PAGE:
Sylvia Robinson

Sylvia Robinson records in a studio circa 1958 in New York City

Michael Ochs Archives/Getty Images

Sylvia Robinson was considered the mother of hip-hop.

Paula Wagner, the producer who has been working on Broadway projects since splitting with former partner Tom Cruise, has acquired the film rights to the life story of the singer considered the mother of hip-hop: Sylvia Robinson.

Sylvia's son, Joey Robinson, will executive produce and consult on the project, which will cover Robinson's life as a singer and owner of Sugar Hill Records that, in 1979, had the first rap hit with "Rapper's Delight" by the Sugar Hill Gang.

Sylvia Robinson, Sultry Singer & Hip-Hop Visionary, Dead at 75

Melle Mel, lead rapper of the group Grandmaster Flash and the Furious 5, will consult Robinson. Music executive Robert Kraft will co-produce the film.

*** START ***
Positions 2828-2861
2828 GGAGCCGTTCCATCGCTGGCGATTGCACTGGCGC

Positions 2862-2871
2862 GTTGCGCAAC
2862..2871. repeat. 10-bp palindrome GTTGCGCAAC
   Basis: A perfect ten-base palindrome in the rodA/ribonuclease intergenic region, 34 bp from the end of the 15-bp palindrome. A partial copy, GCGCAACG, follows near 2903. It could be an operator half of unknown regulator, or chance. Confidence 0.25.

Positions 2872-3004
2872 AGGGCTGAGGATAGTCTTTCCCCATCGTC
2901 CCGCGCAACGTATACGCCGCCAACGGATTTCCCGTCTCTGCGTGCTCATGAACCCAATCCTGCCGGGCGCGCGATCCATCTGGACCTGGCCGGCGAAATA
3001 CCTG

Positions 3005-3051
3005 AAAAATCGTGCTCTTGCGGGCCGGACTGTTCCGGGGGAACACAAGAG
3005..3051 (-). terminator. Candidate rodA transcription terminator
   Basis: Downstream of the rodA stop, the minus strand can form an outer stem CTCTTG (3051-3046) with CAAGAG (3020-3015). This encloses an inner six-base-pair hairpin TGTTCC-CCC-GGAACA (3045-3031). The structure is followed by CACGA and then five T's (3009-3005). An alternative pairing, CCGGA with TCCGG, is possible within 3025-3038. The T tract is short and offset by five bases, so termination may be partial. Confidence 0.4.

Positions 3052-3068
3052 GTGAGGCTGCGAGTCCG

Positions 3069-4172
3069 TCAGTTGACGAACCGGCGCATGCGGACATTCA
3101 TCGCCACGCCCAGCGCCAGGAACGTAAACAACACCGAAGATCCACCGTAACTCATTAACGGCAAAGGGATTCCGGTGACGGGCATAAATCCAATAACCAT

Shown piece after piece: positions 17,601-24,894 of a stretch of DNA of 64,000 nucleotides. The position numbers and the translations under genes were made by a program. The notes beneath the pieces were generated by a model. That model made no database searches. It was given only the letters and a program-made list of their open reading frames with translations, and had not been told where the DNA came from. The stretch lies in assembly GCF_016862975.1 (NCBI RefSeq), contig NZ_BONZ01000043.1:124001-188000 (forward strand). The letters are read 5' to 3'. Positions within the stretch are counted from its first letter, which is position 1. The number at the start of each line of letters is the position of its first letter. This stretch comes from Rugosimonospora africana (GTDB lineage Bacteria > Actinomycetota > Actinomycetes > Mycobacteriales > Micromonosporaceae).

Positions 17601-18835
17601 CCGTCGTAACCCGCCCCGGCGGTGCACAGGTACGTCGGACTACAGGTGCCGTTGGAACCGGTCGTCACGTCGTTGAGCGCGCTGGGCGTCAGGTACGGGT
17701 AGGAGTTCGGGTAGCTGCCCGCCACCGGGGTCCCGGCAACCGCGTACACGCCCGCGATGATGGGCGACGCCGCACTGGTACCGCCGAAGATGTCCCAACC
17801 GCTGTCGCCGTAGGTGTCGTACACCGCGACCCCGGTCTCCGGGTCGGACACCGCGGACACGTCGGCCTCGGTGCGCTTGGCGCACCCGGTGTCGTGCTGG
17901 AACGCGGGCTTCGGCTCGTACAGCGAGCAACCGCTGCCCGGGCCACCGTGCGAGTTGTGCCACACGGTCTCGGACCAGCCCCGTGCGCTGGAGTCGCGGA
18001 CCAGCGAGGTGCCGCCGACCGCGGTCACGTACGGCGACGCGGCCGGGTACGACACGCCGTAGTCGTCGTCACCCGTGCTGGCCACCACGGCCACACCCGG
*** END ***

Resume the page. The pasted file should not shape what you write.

The film will feature music owned by Sylvia Robinson's family and administered by Universal Music Publishing Group. (Rhino Records acquired the label's master recordings in 1995 while the Robinsons retained publishing). Rights to her life story were acquired directly from the family.

In the 1950s, Robinson -- born Sylvia Vanderpool -- was a blues singer who recorded as Little Sylvia for Columbia and Savoy Records. She was also half of the duo Mickey & Sylvia, who hit No. 11 on the Hot 100 in 1957 with "Love Is Strange."

Her solo career started in 1973, hitting No. 3 with "Pillow Talk" on the Vibration label owned by her husband, Joe Robinson, which would eventually become Sugar Hill. Sylvia Robinson died in 2011 at the age of 75.

With "Rapper's Delight," the Englewood, N.J.-based Sugar Hill was able to claim it had the first rap hit in history. The label would later release landmark records by Grandmaster Flash and the Furious 5, Spoonie Gee and Melle Mel, among them "The Message," "White Lines" and "Scorpio."